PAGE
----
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Old 01-28-2013, 01:34 PM   #1
ChipBrian
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Location: Boston, MA

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Default branson S250 shearing crosslinked DNA for ChIP

I've been trying to shear formaldehyde-crosslinked chromatin using a Branson S250 for ChIP-Seq, and I've been having some problems with attaining the correct size distribution.

I tried reading all of the posts related to shearing, so if someone could point me in the right direction, that would be great.

Basically, I keep getting a bimodal size distribution with a cluster at ~2.5 kb that is really recalcitrant to being sheared. I can break it up with longer shearing times, but at this point my fragments are too small (mostly <300 bp). I heard that one should have a tight size distribution (200-800 bp) for going on to the ChIP and library prep.

I've attached a shearing time course using Bioanalyzer.

Here are the details:

I've been following a procedure from a 2006 Nature Methods paper from Richard Young's group for the crosslinking (10 minutes in media with 1% methanol-free formaldehyde at room temp.) and lysing conditions (nuclear isolation).

The shearing conditions are:

1. 15 million cells in ~1 mL of sonication buffer (10 mM Tris-HCl, 1 mM EDTA, 0.5 mM EGTA, 100 mM NaCl, 0.5% N-laurylsarkosyl, 0.1% Deoxycholate).

2. 45% amplitude, 0.7 s pulse on, 1.3 pulse off, then timecourse.

I tried using SDS (0.1% or 0.2%) instead of N-laurylsarkosyl with not much success. I was thinking about going to 1%.

Any help would be greatly appreciated!!!
Attached Files
File Type: pdf sarkosine.pdf (110.2 KB, 68 views)
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Old 01-30-2013, 11:28 AM   #2
Hamid
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Location: San Diego, CA

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Default

Hi Brian,

What you are noticing is due to one of the following reasons:
1. over-fixed chromatin. when chromatin is over-fixed areas with high protein content tend to over-fix and is quite resistant to shearing. On a bioanalyzer trace it often appears at a peak of 1-7kb. You can resolve this by reducing the fixation time. Since you are using a high power probe sonicator, your choice of reducing the fixation might be limited since the epitopes will be destroyed otherwise. Do you have access to a Covaris instrument? If you let me know where you are located, I can see if there is an instrument at your institution you can use.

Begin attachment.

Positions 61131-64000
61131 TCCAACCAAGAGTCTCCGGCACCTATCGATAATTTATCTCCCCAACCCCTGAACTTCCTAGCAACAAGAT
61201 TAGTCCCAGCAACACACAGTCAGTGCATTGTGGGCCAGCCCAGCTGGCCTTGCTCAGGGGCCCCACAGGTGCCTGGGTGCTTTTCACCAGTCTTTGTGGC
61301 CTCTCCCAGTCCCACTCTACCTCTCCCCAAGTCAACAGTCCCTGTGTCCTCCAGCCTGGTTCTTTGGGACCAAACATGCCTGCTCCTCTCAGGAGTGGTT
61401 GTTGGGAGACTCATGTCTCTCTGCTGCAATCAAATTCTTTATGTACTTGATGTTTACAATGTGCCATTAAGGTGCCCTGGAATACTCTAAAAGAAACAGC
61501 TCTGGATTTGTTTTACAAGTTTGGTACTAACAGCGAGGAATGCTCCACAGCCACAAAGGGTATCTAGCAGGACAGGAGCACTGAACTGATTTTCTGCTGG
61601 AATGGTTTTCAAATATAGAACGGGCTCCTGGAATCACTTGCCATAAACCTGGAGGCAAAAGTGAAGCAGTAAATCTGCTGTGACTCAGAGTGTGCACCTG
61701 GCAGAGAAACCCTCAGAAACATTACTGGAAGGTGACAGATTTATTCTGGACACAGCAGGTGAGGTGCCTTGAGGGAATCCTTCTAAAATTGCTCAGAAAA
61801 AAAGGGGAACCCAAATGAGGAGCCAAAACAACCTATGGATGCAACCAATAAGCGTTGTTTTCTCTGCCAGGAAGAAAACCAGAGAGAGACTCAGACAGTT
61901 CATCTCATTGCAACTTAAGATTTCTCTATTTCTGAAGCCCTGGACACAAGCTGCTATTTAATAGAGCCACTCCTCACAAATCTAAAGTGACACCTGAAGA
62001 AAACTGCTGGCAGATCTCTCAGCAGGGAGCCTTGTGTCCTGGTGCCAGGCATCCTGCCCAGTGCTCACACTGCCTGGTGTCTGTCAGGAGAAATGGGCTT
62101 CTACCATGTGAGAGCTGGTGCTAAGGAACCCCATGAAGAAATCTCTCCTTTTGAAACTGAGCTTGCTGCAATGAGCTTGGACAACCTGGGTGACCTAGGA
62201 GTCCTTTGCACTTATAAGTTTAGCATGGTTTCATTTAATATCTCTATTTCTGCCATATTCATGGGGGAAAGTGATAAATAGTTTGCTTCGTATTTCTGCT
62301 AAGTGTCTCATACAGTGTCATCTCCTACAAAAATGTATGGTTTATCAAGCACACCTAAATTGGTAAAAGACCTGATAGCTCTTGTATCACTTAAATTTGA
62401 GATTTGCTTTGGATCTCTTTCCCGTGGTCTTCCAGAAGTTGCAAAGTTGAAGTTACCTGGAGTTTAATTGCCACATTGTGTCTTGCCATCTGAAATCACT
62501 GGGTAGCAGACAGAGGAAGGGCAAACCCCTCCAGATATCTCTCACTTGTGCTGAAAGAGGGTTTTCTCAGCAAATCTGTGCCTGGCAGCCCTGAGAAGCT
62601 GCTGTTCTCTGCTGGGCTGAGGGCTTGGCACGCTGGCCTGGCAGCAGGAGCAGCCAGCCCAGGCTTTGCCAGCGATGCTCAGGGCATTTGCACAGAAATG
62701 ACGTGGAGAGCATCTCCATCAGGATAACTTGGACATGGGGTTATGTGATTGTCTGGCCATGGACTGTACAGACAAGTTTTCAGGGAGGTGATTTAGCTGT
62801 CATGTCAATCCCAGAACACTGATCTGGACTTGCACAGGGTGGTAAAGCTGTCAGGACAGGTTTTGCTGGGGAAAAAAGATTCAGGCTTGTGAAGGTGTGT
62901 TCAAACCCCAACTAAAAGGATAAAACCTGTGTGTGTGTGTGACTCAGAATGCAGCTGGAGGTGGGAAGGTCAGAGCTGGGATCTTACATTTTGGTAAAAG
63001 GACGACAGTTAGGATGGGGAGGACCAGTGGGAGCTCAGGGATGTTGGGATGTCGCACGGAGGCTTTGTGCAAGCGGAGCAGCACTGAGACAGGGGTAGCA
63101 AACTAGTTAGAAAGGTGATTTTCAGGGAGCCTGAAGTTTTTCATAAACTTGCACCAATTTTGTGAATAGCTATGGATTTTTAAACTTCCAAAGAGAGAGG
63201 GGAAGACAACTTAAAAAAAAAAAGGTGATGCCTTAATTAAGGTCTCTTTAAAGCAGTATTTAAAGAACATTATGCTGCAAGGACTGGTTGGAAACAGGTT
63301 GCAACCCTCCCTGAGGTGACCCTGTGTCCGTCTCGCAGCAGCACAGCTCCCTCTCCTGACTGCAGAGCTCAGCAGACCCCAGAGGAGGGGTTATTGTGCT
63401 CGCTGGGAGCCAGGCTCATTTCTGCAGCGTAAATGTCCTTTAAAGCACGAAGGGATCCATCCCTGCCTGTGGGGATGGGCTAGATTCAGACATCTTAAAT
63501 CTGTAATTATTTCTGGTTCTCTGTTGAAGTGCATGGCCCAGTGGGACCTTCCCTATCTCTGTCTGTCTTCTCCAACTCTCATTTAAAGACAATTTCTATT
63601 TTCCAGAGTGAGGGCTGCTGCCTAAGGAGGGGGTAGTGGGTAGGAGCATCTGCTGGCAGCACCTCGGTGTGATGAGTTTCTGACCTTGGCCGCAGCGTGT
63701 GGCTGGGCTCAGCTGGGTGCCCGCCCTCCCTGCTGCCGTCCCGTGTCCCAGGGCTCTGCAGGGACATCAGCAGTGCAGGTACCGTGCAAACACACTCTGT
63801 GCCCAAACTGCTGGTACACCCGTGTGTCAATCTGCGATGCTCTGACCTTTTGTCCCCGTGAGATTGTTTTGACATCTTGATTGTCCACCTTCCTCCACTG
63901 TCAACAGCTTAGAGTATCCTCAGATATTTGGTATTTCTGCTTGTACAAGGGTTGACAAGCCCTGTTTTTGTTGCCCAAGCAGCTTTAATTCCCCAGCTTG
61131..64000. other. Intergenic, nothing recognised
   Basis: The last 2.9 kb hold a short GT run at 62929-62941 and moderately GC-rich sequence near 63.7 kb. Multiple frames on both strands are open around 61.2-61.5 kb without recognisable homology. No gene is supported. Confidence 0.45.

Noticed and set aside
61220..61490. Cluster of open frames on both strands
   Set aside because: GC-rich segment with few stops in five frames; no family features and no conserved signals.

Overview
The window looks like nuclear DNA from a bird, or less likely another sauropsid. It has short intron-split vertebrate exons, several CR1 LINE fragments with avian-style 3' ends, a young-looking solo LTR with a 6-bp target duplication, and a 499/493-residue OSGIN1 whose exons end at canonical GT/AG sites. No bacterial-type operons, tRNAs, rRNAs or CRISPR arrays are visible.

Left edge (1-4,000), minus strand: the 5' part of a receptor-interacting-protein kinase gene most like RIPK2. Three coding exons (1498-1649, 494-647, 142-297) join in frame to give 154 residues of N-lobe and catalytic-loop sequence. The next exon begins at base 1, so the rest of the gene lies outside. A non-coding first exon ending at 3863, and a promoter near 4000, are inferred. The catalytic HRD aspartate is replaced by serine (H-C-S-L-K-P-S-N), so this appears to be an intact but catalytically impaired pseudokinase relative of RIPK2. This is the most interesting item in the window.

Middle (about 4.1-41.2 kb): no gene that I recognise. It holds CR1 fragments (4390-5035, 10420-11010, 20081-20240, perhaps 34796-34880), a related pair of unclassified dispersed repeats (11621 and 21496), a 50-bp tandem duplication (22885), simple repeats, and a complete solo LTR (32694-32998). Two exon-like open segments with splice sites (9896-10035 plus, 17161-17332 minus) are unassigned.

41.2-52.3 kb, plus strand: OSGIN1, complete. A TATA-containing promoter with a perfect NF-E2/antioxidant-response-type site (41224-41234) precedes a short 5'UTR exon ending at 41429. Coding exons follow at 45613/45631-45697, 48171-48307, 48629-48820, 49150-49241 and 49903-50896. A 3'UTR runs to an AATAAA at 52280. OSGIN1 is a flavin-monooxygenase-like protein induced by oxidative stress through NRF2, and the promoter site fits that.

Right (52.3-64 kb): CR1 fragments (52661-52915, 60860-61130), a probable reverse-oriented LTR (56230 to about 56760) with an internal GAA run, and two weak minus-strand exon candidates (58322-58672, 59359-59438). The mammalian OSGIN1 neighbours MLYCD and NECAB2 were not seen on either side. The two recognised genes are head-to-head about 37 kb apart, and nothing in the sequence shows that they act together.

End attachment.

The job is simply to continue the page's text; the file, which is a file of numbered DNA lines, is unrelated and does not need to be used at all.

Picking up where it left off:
2. Cell culturing. damaged and dead cells tend to fix more easily, and will contribute to the peak that you are noticing.
3. use of High sensitivity bioanalyzer chip. use regular sensitivity 12k chip only. The high sensitivity chip always seems to show secondary peaks which do not appear on regular sensitivity chips, or agarose gels.

I have attached a bioanalyzer traces that illustrate effects of over-fixation, and one that show the gradual reduction in size and it the fragment distribution of Covaris fragmented chromatin.

Thank you

hamid
Attached Files
File Type: pdf shearing time course smear analysis.pdf (557.0 KB, 61 views)
File Type: pdf fixation time course bioanalyzer.pdf (182.8 KB, 54 views)

Last edited by Hamid; 01-30-2013 at 11:31 AM.
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Old 01-30-2013, 01:00 PM   #3
kwaraska
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Brian-
I don't know where in Boston you are but we at the BioPolymers Facility at Harvard Med School have a Covaris instrument that Hamid talks about.

Please go to our website if you want more information

www.genome.med.harvard.edu
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Old 01-30-2013, 03:16 PM   #4
ChipBrian
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Default

Thanks for the suggestions and comments; it is much appreciated.

Is the peak from the high sensitivity DNA chip an artifact? The peak seems to be broken down after awhile with more shearing.

I saw the earlier posts on over-crosslinking and the effects of methanol and media on the rate of crosslinking.

I did a little cross linking timecourse study for our protein of interest (it doesn't directly contact DNA) using ChIP-qrtPCR. I did 5 min crosslink in PBS (after 1 PBS wash), 5 min crosslink in media w/serum, 10 min crosslink in media w/serum, and 15 min crosslink in media w/serum, all at RT with 1% formaldehyde. The 10 min crosslink in media was the only condition that gave us good ChIP-qPCR (overall % input and difference between positive and negative promoters).

I switched over to shearing in serum free media, and it seems to help. As far as I understand, serum helps permeabilize the membrane, so all I'm doing is reducing the crosslinking by getting rid of it.

I heard great things about the Covaris; the only thing is that our lab has a Branson so it's very convenient and the qrt-PCR studies have already been worked out.

One last question I have is, how important is it for the size distribution to be 200-700 bp for going onto the library prep? I've seen other people suggest that 100-600 bp is sufficient. I'm going to gel purify and cut out what corresponds to an insert size that is 150-200 bp anyways.

Thanks again for the help!
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Old 11-14-2013, 06:13 AM   #5
qsonica
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Probe sonication works well for most people but you must be sure the tip is submerged properly each time. If its too deep or too shallow it will affect the results.

You also need to ensure you have the correct size tip for your specific sample volume. What is your sample volume? What size tip are you using?
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